About Me

Location: Hong Kong
Date: Summer of 1986

It was a typical hot and humid afternoon in Hong Kong. I was looking at a map of Europe and thought it would be a great idea to try to cycle from England to Southern Portugal. My parents had just retired and were relocating to a small coastal town in the Algarve, called Tavira.

I was nineteen at the time and it never crossed my mind that over two thousand miles was a long way to cycle a bicycle.  At the time I had never cycled for more than an hour and the fact that there were some rather large mountains called the Pyrenees that sat firmly in between France and Spain were of little interest. They were ‘minor details’.

I emptied my bank account, walked down to the local bicycle shop and purchased one of the first mountain bikes. I changed the remaining Hong Kong dollars into British Pounds and jumped on to the next flight bound for London.

My first stop was a large camping store where I had a memorable time purchasing all the necessary camping accessories followed by a difficult time trying to cram it all into the panniers that I would be living out of on the trip. My bike weighed as much as me by the time I had finished. I decided to throw out all the unnecessary items. So I set off with one pair of bike shorts, no underwear and no spoon or fork. Perfect.

The fact that it was November the 8th and that it got pretty cold in the Pyrenees in winter never entered my mind. I was excited, the world beckoned and my new bike looked great in the weak winter sunshine.

That first bike trip was memorable. I had completed the trip, was half starved but was fit as a fiddle. I had broken my record for the number of days spent in the same pair of shorts and had experimented with a wide range of pasta recipes, loosely based on sardines and chickpeas.

I had also become hooked on cycling and upon my return to the real world, albeit briefly, I saved up and purchased an Italian road-racing bicycle. For those of you out there that are interested, it was a bright red Colnago SLX Spiral Conic steel frame, with Mavic Open Pro rims and a mixture of Shimano Ultegra and Shimano 105 components.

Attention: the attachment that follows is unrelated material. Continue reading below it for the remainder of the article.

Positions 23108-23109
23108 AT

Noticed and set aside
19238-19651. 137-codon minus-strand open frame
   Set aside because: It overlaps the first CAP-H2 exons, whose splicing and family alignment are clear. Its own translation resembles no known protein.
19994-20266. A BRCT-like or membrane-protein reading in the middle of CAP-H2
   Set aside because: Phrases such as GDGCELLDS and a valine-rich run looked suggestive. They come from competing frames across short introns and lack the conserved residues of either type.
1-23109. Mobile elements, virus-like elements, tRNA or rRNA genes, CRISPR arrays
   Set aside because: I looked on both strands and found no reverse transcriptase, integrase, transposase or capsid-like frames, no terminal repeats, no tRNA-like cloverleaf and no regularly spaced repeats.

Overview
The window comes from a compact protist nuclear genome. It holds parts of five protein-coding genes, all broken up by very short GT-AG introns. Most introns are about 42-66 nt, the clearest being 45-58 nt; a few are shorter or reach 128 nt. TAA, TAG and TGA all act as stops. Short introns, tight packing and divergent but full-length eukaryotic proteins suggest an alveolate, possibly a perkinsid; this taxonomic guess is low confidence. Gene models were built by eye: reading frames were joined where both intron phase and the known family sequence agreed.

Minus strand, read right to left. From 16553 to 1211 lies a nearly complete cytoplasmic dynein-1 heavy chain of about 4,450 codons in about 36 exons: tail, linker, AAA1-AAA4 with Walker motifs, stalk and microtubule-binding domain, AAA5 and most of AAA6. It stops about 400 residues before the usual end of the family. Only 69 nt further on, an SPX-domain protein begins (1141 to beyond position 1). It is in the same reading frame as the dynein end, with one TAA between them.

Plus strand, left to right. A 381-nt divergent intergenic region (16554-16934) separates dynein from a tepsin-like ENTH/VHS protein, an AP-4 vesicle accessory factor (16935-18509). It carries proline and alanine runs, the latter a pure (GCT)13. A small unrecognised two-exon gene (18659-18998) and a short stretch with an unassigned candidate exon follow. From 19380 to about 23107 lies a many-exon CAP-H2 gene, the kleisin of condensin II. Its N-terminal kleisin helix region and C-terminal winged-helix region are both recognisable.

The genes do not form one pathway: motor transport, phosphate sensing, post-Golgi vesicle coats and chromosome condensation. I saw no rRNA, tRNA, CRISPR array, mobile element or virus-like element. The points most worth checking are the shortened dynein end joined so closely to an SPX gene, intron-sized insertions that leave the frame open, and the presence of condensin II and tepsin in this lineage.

For the next seven years I raced in stage races and in one-day cycle races throughout SE Asia and Australia. I became fully sponsored and enjoyed travelling and competing. I was not particularly wealthy. I shaved my legs, never drank any beer, never stayed up late at night and ate more pasta in one sitting than your average Italian family ate in a week.

As my cycling career drew to a close I joined a bicycle shop. Working as the shop manager , I decided to also start up a travel company, called Quick Release. I could not face only riding a bike at weekends and the thought of an office job did not appeal. I decided I would take people on cycling trips around Asia and then spend the rest of the time running the shop. I led adventure travel trips for about five years and had many memorable adventures in Thailand, Malaysia, Vietnam, China and the Philippines.

Along the way I managed to squeeze in trips to the United States, Mexico and Costa Rica. The bike shop did well, I got married and then kids arrived on the scene.

Needing to earn more money. I was sucked into an I.T. job after meeting someone at a party. They convinced me that I wanted to work for a large U.S. merchant bank. I took the job.

I seemed to have a knack for combining creativity with technical skills and in managing small teams.

The size of the teams grew and my management responsibilities increased. In 1998 I relocated to London.

By now the World Wide Web was up and running and the web design company I was working with was purchased by a band of young Finnish guys, who decided to float the parent company on the AIM market in London. We spent many nights working on the prospectus, finally floated, made quite a bit of money and then spent quite a bit more money.

Dot Com Mania was in full swing and I was doing my best to lead a ‘team’ of 65. I was not quite sure where the company was meant to be going- there were no maps and the terrain was unfamiliar, but the scenery and food was great.

The Dot Com bubble burst and I parachuted out of London, landing safely in Berkshire. I set up a small web development firm, specialising in building interactive games using Macromedia’s Flash development tools. We had a lot of fun, made less money than when we were in London during the boom times and drank less beer.

I started cycling again. I even raced. I landed a contract job for a bicycle shop outside of Reading. I was designing their new retail environment, upgrading their I.T. infrastructure and handling their marketing activities. I loved it.

One afternoon, I bumped into the owner of a bike shop, located in Crowthorne and discovered that he was about to put the shop on the market. I did some number crunching, spent some time researching the market and received the keys to the store on the 4th of August 2004 and launched iBike Limited.

iBike grew like Bamboo, at an alarming rate. In a year we doubled our turnover.

I was having a fantastic time.  iBike took on board some excellent cycling brands and acquired some customers that have since become my closest friends. To top it off we were located next door to one of the best Indian restaurants for miles and within a short cycle of Swinley Forest. I was enjoying the food and scenery again and I was riding my bike.  Perfect.